They say images are worth a thousand words, well then these photographs are the equivalent to a thousand history books.
What you’re seeing is the very first picture taken of the Machu Picchu ruins, when explorer Hiram Bingham discovered them in 1911. Even though it was uncovered over 100 years ago, we still don’t know much about the settlement. That’s mostly because the Incas didn’t have a formal writing system, so its mystery will remain hidden forever. If you’re a Law & Order fan, you’ll enjoy this next defense strategy.
In 1983, three exotic dancers from Florida were put on trial for supposedly violating the county’s anti-nudity ordinance. In their defense, the dancers claimed their outfits did indeed cover enough skin, and actually didn’t violate the ordinance. One dancer in particular even bent over in front of the judge to prove her point. Both World Wars claimed many lives, but what about the non-human lives?
During World War I, poison gas attacks claimed the lives of more than 90,000 soldiers! But what most people don’t realize is that humans weren’t the only ones to suffer. Horses, donkeys, and dogs were used by armies to supply transportation, along with other jobs. These animals had to be protected from the deadly gasses, as well! Speaking of non-human, we bet you’ve never seen a tree like this before!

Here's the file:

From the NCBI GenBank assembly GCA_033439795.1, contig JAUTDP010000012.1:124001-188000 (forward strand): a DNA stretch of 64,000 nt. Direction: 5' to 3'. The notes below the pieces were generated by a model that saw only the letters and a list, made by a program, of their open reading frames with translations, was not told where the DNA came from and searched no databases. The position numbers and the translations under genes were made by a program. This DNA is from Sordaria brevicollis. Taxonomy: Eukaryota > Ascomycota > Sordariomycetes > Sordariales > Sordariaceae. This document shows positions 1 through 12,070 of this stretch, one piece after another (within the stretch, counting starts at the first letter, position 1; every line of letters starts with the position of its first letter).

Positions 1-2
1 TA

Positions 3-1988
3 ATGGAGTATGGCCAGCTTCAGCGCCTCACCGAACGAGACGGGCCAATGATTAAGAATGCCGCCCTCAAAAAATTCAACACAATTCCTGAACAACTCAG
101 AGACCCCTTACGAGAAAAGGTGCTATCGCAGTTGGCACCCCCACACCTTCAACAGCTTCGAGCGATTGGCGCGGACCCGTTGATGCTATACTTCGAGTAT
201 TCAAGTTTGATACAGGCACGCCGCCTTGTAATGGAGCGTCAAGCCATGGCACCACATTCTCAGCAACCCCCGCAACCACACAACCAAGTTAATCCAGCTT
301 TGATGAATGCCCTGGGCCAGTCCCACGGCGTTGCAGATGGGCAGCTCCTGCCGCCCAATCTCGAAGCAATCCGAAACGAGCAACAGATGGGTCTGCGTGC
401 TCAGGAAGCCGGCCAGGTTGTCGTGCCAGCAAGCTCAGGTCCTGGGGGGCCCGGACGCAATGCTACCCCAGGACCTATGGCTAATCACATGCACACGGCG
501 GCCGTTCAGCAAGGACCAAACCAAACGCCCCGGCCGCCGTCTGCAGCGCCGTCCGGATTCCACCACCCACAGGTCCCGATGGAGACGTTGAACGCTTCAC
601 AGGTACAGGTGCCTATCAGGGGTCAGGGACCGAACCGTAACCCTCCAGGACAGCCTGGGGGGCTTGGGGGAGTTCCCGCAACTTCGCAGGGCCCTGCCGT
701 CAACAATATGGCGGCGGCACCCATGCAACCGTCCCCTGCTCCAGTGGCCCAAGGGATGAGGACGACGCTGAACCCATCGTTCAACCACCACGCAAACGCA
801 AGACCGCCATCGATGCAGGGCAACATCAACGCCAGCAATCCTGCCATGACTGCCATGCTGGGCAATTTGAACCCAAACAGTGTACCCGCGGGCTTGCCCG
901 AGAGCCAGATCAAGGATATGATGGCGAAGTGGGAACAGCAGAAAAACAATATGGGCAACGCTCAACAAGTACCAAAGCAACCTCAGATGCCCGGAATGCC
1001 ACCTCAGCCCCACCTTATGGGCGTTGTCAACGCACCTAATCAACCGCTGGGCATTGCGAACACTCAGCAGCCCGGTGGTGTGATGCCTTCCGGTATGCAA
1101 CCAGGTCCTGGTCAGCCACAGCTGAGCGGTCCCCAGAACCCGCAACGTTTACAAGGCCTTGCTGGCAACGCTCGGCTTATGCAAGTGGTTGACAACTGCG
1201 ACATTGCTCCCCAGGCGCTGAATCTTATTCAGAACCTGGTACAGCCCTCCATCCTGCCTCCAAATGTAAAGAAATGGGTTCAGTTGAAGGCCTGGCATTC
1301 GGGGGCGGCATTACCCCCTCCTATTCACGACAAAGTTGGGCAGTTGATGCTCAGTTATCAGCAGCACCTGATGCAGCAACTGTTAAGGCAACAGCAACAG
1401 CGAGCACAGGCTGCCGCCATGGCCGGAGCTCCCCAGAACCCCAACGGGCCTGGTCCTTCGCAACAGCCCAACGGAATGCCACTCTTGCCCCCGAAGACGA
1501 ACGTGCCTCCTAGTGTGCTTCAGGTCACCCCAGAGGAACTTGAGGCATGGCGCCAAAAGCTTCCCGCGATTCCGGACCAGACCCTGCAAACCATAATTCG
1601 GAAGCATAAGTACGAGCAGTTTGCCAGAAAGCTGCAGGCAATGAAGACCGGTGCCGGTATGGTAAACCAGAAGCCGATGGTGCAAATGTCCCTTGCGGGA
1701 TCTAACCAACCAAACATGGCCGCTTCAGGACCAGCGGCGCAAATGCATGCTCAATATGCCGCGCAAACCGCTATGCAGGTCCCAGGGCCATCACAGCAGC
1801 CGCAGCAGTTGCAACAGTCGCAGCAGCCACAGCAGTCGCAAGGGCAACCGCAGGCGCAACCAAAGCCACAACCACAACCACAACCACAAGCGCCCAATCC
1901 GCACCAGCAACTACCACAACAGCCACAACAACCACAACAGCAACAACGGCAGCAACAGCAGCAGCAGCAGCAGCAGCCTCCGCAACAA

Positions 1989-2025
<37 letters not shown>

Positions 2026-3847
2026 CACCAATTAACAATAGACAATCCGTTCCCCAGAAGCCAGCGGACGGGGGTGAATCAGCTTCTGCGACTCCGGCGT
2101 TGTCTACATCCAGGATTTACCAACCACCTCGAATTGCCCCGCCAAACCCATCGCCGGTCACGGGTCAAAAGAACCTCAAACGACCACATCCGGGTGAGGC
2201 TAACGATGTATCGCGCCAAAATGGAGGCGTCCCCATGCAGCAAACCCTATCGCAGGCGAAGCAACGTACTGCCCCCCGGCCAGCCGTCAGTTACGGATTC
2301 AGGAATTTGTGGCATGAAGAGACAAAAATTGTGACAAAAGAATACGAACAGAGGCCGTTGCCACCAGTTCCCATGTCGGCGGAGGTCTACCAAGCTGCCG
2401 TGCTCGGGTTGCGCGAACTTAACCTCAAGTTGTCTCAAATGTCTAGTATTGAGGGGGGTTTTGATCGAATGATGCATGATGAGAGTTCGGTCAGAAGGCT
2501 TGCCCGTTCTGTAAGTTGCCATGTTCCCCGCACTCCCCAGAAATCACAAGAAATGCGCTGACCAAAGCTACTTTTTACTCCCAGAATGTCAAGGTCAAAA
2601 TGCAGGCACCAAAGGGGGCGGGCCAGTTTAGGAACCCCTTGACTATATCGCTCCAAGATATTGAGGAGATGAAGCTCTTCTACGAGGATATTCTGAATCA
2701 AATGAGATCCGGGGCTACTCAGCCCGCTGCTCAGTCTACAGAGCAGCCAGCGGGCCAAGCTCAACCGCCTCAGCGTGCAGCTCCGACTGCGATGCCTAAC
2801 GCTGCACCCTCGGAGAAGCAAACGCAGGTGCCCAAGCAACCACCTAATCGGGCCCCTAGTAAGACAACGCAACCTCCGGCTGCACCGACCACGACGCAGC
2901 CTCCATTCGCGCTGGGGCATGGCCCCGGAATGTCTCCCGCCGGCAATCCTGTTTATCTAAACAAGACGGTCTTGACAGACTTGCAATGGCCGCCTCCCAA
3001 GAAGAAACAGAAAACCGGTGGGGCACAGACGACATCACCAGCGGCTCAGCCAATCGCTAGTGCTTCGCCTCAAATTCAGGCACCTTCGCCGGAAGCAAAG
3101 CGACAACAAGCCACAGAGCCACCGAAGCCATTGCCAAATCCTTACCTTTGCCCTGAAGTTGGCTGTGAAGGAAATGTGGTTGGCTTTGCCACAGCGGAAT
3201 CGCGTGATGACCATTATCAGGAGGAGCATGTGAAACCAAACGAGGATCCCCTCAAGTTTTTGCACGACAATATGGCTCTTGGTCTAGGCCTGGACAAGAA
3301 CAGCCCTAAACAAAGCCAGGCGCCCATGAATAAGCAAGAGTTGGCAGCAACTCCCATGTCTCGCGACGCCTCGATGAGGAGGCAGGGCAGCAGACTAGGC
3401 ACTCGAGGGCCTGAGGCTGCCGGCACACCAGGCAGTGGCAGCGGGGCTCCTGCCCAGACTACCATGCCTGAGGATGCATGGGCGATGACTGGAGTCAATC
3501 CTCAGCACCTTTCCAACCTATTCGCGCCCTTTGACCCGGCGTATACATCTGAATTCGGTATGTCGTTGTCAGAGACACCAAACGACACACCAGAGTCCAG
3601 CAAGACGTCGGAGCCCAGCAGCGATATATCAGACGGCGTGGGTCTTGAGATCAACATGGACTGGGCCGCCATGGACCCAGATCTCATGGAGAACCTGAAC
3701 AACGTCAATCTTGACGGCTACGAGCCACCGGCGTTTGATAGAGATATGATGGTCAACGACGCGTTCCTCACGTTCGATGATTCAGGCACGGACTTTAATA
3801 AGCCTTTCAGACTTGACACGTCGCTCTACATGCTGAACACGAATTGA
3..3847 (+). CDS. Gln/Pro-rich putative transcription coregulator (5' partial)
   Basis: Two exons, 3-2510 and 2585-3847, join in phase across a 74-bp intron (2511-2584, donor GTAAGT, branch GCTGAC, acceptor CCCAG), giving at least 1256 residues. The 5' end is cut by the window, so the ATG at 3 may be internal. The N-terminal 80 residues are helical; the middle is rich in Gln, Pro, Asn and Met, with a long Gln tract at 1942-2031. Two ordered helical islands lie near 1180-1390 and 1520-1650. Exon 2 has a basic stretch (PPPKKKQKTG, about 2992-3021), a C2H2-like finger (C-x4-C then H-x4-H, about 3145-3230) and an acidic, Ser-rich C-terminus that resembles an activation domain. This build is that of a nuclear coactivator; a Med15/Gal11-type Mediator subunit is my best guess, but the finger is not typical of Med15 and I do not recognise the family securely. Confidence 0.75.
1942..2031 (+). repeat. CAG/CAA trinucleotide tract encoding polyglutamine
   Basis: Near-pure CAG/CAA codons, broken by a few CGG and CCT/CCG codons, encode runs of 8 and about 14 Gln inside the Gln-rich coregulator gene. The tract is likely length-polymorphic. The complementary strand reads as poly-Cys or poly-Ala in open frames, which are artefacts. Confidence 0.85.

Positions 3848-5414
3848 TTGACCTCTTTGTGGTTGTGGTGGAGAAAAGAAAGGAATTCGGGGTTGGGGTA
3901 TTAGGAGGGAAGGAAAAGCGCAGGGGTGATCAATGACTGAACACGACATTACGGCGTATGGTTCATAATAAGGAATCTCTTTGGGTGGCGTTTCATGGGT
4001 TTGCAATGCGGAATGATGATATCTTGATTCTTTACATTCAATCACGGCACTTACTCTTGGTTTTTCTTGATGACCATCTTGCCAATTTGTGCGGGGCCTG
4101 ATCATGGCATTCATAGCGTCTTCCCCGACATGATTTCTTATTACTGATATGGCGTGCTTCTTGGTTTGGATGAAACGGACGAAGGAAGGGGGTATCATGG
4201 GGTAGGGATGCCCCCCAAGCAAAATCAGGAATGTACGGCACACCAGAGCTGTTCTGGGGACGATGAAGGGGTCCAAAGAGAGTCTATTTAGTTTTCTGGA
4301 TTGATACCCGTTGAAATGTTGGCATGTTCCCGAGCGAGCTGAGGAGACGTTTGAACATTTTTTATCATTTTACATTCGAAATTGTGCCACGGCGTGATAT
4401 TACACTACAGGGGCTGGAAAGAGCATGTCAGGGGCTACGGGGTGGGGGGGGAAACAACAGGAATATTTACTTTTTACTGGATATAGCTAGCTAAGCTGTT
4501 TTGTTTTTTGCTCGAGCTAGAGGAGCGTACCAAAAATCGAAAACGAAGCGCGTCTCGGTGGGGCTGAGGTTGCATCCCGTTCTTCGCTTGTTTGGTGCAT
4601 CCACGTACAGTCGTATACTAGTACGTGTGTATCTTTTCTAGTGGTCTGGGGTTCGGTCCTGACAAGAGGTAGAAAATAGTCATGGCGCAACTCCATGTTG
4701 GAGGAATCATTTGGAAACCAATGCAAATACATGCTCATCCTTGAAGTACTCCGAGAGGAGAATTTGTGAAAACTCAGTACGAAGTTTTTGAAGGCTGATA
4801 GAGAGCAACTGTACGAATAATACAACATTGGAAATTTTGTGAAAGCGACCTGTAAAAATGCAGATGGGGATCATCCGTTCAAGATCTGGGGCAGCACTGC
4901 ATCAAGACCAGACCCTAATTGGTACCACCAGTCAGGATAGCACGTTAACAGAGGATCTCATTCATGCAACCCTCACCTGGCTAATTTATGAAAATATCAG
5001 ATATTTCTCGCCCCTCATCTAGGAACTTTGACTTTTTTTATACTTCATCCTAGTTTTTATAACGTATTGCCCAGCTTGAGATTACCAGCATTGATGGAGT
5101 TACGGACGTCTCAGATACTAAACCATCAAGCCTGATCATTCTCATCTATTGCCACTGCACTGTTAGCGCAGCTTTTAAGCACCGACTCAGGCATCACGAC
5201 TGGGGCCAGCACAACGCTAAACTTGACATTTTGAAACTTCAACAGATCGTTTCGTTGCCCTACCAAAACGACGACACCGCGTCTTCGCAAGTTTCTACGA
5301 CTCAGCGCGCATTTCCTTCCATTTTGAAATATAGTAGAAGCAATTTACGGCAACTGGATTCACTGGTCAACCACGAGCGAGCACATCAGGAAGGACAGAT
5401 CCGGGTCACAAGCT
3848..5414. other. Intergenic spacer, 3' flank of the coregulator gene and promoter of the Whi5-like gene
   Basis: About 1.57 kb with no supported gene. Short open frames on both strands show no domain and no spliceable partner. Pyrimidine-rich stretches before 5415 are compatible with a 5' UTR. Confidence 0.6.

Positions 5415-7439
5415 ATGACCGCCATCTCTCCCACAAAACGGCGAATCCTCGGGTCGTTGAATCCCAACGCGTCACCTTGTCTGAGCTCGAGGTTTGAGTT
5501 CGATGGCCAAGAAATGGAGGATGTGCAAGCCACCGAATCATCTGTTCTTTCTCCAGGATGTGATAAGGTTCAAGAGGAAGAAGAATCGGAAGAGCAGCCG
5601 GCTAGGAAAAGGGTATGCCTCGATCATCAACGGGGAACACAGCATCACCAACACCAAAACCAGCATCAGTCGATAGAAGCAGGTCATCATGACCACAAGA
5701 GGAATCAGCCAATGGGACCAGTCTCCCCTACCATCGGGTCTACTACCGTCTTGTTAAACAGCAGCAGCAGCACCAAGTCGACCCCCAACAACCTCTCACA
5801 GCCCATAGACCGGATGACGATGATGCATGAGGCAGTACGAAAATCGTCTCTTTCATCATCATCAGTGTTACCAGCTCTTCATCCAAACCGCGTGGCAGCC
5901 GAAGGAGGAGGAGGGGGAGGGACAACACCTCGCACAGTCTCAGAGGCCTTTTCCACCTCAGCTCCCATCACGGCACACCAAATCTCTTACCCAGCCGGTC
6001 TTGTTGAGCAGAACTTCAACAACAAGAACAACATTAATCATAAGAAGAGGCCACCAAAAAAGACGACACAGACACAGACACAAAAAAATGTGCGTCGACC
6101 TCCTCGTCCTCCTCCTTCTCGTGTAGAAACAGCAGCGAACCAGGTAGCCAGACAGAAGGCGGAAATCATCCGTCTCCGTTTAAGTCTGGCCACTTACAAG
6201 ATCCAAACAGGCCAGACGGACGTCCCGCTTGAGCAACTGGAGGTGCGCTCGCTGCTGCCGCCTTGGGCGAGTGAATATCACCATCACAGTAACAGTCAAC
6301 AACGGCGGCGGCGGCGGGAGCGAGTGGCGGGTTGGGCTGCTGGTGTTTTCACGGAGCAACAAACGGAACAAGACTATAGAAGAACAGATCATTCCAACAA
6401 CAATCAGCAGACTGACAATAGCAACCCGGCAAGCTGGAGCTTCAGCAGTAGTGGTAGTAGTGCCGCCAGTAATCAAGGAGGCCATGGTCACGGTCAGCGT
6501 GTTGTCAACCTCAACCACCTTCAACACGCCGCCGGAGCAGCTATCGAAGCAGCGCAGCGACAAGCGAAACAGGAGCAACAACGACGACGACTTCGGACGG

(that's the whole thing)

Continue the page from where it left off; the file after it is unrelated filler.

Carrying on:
During the time of the Gold Rush, California was growing at a rapid rate and huge amounts of timber were needed for the development. The industry then began using the redwood forests, which were filled with the tallest, most massive tree species on Earth. This picture was taken in 1915, in Humboldt County, California. Since we’re talking about California, check out the beginnings of the entertainment industry.
On July 16, 1954, the construction of Disneyland began. To keep an eye on the progress, Walt Disney made a visit to the site several times a week. A television series was aired on ABC, which featured programs from the different Disneyland realms, was used to fund the park. On July 17, 1955, the park finally opened! You might be a bit surprised by the next picture.
One of Hitler’s closest associates and loyal followers was Joseph Goebbels. This picture is the day he married Magda Quandt on December 19, 1931. Hitler was his best man! Hitler was very fond of Goebbels’ wife and often performed as the intermediary when they fought. If you’ve ever been on the NYC subway, this picture won’t surprise you!
On October 27, 1904, the New York City subway line took its very first ride. This picture you see here is of City Hall, the original southern terminal station of the Manhattan Main Line. In 1945, due to the small size and shape of the station, passenger service was discontinued to provide for the growing number of riders. Whether you’re a fan of the Beatles or a fan of The Rolling Stones, you’ll most definitely appreciate the next picture.